14th April, 2022
Bitcoin’s security and secrecy are appealing to libertarians, and investors are hoping to make a fortune. In several poor countries, people trust it more than their own money. However, is it the future of money?
Cryptocurrencies (also known as crypto assets or digital currencies) were considered experimental. However, that is no longer the case.
They’ve made news outside of the financial pages in recent years for good reason: the value of the most well-known, Bitcoin, doubled between December 2020 and May 2021, then crashed, losing more than a third of its worth.
It had risen to a historic high by November 2021, only to tumble many times during the winter. The peaks and troughs of Bitcoin’s price chart have had both an intriguing and troubling path.
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Several well-known names in Silicon Valley and US finance have lent credibility to Bitcoin. BlackRock, the world’s largest asset manager, authorized two of its funds to purchase Bitcoin-based futures in January 2021.
PayPal, the online payment platform, unveiled a service in March that allows users to ‘checkout with crypto.’ Two months later, Goldman Sachs committed a team to Bitcoin trading, allowing its clients to wager on its value, and Morgan Stanley, a competitor, announced the opening of three cryptocurrency investment reserves for its high-net-worth clients.
At first glance, Bitcoin appeared to be on its way to becoming the world’s most valuable currency. It was even envisioned as a substantial store of value by some (like gold, which retains its value long-term).
However, it is still a long way from becoming a full-fledged currency, and we’re a long way from paying for our groceries with Bitcoin. Given the difficulties it has encountered during its development, this is likely good news.
Should You Buy Bitcoin Now?
Bitcoin is not only an excellent inflation hedge, but it also has considerably superior long-term growth potential than gold. Bitcoin, on the other hand, is far more volatile than gold, which may deter risk-averse investors from investing in it at all.
Essentially, Bitcoin trading is perhaps the best option out there if you’re searching for a recession-proof investment that can fight inflation and something with long-term growth potential.
Bitcoin’s use cases and popularity should only grow from here, even though it is sitting around an all-time high.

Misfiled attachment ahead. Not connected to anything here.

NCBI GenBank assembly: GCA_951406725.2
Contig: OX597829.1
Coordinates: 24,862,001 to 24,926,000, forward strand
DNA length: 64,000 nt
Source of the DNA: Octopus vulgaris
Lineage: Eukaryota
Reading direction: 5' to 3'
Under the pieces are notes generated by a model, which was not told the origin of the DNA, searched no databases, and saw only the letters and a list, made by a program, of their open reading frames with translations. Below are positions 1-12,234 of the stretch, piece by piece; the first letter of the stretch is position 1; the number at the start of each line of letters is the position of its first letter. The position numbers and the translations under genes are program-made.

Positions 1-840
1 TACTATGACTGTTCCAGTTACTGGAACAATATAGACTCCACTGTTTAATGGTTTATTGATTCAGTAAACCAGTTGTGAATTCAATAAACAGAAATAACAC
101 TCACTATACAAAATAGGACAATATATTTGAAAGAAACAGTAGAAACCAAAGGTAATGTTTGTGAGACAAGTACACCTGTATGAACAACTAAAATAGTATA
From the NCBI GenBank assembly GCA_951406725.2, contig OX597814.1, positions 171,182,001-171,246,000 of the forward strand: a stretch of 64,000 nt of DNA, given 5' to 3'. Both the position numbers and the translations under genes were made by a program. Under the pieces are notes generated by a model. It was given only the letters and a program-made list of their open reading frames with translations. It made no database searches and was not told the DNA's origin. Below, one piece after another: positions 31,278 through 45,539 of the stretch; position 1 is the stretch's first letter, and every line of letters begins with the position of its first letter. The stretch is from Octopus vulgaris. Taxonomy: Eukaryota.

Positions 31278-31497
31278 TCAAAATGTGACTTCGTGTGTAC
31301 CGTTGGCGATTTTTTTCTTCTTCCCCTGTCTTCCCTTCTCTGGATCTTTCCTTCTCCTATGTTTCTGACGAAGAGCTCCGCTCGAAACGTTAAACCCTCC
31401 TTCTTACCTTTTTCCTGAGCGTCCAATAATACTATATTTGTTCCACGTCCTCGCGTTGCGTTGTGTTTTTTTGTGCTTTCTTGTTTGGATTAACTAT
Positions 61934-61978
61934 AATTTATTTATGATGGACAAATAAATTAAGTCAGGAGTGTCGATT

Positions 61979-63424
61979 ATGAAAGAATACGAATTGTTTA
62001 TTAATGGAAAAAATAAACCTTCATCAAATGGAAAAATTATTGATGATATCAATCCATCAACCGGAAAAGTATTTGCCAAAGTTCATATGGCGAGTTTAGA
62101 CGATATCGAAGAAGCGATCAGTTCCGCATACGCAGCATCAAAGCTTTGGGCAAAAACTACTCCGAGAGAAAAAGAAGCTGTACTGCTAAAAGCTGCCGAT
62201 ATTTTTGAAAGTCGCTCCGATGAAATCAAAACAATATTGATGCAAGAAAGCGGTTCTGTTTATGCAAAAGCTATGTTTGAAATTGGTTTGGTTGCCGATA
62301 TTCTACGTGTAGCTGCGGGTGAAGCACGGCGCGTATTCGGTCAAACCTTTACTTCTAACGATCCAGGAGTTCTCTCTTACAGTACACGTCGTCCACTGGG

Because of its continually rising demand and limited supply, its price should continue to rise.
Investors who want to escape Bitcoin’s volatility (which can be rather annoying) might instead go for gold or high yield stable coins.
Bitcoin’s Limited Supply & Increasing Demand
The fixed quantity of 21 million coins, roughly 19 million of which have already been mined, is one of the major reasons why Bitcoin is a superior inflation hedge than other cryptocurrencies.
Because new coins cannot enter circulation due to an ironclad set supply, there is no chance of inflation.
A country like the United States, on the other hand, can simply raise the money supply by investing and buying government bonds to cut interest rates, weakening the purchasing power of the dollar, and unintentionally producing inflation.
Bitcoin Is Easily Transferable
Like gold, Bitcoin is long-lasting, easily convertible, secure, and limited. Bitcoin, on the other hand, is portable, transferrable, and perhaps more decentralized than gold.
Sovereign states such as the United States, Germany, China, and other European countries control most of the gold supply. Anyone in the world, theoretically, can keep and protect their Bitcoin much more effectively than gold.
Bitcoin’s practical use cases as a currency are limited in wealthy countries due to outdated fiat currencies of their own.
However, in countries prone to hyperinflation and political unrest, Bitcoin is a preferred medium of exchange.
From a financial standpoint, the only question is whether Bitcoin is a financial hallucination bound to fail or a new asset class destined to become a part of the investment landscape.